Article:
Back in 2010, I presented a case for simplifying green building certification. I was frustrated with the complexity of every green building program I was working in and felt there had to be a better path for builders and consultants to create and verify high-performance buildings.
Little did I know that eight years later I would be involved in several projects seeking similar simplification.
First steps to KISS (Keeping it Simple, Stupid)
My personal involvement in simplification came through a project my firm worked on for Pinewood Forest, a new community south of Atlanta. The developer’s goal is to create a sustainable community adjacent to Pinewood Atlanta Studios, one of largest movie studio complexes outside of California.
As part of their sustainability goal, they wanted to have all the homes “green building certified”; however, the participating builders were looking for something different from the available certification options. During a full-day charrette with the developers and key builders, after we reviewed the available green programs, a decision was made to create a custom green certification program for the project. Using elements from programs we work with, including EarthCraft House, NGBS, LEED, and Energy Star, we developed a simple prescriptive worksheet for each builder to use as a guide for their homes.
We agreed that builders needed a simple, easily interpreted system, eliminating options that were inappropriate or unlikely to be used in this climate or development. We achieved consensus from the builders on what techniques they would use, such as advanced framing, sealed or properly insulated vented attics, low-VOC finishes, etc. Meeting program requirements is not a big reach; rather, it is a way to simply codify reasonably high-performance construction in a way that is manageable in the often unwieldy home building industry. The local electric utility, Coweta-Fayette EMC, agreed to provide mid-construction and post-construction verification inspections.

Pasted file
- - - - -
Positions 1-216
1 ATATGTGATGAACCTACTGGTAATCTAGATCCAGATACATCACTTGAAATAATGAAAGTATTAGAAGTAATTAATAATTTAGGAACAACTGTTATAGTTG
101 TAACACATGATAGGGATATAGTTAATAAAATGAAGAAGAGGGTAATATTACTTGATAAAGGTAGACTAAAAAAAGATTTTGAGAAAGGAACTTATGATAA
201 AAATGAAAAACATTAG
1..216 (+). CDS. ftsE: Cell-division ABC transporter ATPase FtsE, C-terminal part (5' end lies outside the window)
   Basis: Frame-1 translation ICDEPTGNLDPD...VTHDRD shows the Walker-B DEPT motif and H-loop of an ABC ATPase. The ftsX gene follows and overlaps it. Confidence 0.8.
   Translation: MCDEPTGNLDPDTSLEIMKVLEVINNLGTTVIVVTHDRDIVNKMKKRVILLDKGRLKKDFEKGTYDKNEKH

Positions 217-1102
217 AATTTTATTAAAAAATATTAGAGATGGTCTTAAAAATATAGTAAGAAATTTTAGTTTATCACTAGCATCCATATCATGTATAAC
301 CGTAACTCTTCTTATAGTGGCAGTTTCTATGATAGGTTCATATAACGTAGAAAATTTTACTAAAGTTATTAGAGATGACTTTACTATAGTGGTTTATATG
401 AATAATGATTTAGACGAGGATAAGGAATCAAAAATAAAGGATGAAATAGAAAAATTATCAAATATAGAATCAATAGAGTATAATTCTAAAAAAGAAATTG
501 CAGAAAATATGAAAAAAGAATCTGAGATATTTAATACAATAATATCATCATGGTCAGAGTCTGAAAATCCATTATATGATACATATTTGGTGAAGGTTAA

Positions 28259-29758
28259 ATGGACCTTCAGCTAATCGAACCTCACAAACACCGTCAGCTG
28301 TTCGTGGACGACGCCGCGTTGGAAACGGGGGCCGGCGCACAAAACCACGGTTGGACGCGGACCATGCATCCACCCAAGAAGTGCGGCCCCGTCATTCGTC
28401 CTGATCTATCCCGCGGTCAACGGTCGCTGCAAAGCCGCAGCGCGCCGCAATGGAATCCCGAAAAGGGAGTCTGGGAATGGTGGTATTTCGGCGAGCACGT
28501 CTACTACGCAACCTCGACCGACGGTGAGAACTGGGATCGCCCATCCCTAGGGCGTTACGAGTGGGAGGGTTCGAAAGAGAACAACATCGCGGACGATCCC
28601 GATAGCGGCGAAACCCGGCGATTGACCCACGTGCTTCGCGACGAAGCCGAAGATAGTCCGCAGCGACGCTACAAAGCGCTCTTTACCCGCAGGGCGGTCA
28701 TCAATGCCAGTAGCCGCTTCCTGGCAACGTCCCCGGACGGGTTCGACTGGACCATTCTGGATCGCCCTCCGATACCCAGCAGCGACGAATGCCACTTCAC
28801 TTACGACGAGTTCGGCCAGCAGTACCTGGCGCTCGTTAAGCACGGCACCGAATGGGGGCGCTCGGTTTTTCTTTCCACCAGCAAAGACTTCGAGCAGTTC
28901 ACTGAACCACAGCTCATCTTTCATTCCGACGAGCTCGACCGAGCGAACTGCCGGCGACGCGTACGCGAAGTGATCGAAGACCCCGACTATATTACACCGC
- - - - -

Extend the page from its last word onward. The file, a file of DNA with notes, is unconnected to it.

We worked hard on managing the certification process, the result being a simple Excel workbook with 6 tabs, roughly in order of the construction process:
(1) A pre-construction checklist that lists each item that must be included in the project. This is for the builder to use for reference when buying out the project
(2) A rough inspection checklist identifying each item to be inspected prior to drywall installation. Broken down to work area (Attic, Walls, Ceilings, Floors, Crawl spaces, etc.), this can be used by the inspector to review each area of the project and confirm that all requirements are met, without going back to areas of the house multiple times to confirm each different requirement
(3) A final inspection checklist identifying each item to be inspected at completion. Similar to the rough inspection checklist, this is separated by building area to speed up the inspection process
(4) A blower door and ductwork checklist which includes targets for duct and envelope leakage and a place to list HVAC equipment details.
(5) A ventilation and HVAC sizing worksheet that includes a calculator for the whole-house ventilation rate and entries for HVAC design calculations and equipment capacities that determines if sizing is correct.
(6) A documentation and verification page listing all information the builder must supply to confirm that the project meets requirements (such as using non-invasive plants, finish and sealant VOC content, construction waste recycling, etc.).
â€¨There are no points and few options — just a straightforward path to a good building. It’s not groundbreaking, but it does provide guidance to builders on how to make their homes better and for inspectors to confirm the work is done correctly.